EN 16005: 2012 has been under review since 2018. All EN standards are reviewed every five years. During this process, many CEN member countries asked for clarifications on the details of the current standard. The standard setting body continued to work on revising the European wide standard and CEN has now published a new version EN 16005: 2023. This means that new BS/IS versions of the standard will soon be published.

The EN: 2023 version of the standard has not currently been harmonised or cited in the Official Journal of the European Union, and the BS EN version will need to be added to the Designated Standards list in the UK.

The standard is not retrospective, so all doors fitted before the UK publication date need not comply.

Each national setting body (BSI/NSAI) must withdraw the previous standard EN 16005: 2012 and replace it with the new one. This process must be completed by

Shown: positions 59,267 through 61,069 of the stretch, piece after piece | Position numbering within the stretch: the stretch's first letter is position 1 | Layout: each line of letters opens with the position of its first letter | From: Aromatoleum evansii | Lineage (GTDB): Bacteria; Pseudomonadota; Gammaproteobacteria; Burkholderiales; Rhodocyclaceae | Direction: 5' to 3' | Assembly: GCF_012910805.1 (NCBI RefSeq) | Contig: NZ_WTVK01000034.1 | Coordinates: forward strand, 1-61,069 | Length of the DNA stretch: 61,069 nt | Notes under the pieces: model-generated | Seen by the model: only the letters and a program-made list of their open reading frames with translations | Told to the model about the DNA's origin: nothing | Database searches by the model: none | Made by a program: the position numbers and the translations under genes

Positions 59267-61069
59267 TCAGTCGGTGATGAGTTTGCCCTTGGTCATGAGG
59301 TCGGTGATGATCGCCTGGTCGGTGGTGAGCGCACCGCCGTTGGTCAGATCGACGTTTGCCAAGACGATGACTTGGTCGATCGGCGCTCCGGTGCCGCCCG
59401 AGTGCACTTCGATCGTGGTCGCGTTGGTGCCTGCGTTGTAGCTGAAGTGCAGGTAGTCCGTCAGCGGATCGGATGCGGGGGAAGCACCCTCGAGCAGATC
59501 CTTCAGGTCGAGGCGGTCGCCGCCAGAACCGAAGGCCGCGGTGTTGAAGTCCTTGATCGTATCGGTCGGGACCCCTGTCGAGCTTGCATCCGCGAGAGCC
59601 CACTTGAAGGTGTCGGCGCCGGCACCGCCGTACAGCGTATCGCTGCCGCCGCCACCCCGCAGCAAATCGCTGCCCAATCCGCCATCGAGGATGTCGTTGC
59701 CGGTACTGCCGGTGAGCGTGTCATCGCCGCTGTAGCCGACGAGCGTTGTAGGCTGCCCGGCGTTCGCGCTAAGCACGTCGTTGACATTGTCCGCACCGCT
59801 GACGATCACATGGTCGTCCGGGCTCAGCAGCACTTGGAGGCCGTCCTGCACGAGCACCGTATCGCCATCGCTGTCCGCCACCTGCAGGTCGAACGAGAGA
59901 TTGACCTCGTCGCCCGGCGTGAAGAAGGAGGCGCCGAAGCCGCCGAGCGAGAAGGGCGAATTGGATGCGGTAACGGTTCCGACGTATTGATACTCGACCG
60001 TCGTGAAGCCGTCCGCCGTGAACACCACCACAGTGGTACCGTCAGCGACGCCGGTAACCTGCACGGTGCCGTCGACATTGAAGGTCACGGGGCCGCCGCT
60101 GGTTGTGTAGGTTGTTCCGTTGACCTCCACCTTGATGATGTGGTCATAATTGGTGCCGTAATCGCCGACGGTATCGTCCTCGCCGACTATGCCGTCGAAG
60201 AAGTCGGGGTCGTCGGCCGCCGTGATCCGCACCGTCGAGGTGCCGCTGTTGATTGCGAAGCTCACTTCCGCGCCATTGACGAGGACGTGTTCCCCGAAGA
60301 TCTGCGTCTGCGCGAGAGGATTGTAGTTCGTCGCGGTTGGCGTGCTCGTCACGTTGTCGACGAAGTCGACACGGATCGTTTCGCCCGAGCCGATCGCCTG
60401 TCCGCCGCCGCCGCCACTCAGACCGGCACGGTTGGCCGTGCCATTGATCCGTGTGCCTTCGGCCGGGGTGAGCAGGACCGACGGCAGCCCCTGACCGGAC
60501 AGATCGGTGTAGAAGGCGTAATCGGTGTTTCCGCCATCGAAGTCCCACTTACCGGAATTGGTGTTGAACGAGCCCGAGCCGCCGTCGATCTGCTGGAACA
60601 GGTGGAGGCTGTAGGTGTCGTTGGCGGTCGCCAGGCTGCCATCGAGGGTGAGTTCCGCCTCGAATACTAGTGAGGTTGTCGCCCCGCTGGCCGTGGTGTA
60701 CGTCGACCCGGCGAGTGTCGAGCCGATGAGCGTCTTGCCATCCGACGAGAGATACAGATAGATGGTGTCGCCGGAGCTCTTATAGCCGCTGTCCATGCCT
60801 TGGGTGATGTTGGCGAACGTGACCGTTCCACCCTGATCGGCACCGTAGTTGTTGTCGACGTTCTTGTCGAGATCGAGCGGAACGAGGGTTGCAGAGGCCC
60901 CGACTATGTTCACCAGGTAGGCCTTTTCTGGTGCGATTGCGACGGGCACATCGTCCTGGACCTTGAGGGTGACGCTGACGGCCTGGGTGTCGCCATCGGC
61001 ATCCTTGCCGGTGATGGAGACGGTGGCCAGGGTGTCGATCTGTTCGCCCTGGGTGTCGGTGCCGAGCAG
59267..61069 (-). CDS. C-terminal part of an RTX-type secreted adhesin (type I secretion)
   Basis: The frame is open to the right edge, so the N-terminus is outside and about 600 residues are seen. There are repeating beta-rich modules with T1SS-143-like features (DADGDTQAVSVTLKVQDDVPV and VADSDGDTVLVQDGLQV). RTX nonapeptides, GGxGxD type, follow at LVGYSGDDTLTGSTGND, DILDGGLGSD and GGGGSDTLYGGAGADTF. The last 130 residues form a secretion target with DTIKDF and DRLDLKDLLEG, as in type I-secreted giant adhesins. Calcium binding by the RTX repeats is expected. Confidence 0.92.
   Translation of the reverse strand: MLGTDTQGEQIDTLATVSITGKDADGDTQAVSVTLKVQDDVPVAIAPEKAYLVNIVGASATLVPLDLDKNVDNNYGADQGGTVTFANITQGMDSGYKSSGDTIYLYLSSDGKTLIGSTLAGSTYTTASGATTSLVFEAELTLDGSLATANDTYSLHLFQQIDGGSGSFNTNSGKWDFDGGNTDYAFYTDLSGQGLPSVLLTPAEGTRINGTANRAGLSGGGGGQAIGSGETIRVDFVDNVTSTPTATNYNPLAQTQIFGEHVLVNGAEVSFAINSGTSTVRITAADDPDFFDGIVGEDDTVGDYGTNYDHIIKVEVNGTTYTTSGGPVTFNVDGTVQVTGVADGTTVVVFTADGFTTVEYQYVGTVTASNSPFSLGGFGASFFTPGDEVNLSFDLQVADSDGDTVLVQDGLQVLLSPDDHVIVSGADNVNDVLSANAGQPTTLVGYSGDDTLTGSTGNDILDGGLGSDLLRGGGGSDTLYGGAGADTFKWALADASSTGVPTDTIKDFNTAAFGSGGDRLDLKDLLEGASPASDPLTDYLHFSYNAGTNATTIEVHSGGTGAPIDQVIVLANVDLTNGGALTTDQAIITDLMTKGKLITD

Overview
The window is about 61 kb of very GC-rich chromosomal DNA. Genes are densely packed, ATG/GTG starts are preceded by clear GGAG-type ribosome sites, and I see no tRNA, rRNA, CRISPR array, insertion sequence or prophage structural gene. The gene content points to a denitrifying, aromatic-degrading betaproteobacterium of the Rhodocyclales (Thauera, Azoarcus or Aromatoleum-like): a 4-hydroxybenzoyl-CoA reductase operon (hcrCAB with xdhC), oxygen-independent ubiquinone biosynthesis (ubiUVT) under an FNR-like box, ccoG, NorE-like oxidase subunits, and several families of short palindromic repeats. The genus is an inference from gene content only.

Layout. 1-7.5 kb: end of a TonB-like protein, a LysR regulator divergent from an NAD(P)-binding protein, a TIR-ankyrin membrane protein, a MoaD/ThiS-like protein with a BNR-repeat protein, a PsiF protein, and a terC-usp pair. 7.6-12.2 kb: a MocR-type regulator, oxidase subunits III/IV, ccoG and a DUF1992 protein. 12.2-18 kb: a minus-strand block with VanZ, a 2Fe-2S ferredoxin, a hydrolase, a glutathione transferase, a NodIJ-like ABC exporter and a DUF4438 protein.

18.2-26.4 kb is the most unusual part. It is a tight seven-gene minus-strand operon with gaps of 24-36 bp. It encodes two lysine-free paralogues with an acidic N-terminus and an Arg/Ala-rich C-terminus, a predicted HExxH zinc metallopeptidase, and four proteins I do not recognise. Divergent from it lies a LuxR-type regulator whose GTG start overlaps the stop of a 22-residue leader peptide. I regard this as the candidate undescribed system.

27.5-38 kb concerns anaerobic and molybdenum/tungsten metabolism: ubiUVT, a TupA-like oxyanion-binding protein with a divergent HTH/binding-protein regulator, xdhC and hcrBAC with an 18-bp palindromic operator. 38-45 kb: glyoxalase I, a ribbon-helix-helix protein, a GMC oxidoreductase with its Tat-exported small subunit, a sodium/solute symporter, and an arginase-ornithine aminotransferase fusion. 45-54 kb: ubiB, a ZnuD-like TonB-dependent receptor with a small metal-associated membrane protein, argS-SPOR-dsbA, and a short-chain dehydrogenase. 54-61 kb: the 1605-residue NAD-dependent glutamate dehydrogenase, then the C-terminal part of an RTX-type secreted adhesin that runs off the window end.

e30 June 2024. The main changes include:

  • Amendments to the risk assessment for vulnerable traffic Additional safety dimension drawings to highlight typical hazard prevention measures
  • Revision of finger protection minimum height (1.9 m)
  • Detailed construction requirements for barriers (for both barriers at 90° and in the same plane)
  • Additional safeguarding and test for revolving doors.

All companies specifying, supplying, installing or servicing powered pedestrian door systems should work to the new standard – once it has been published and released.

Darren Hyde is technical and training manager at the Automatic Door Suppliers Association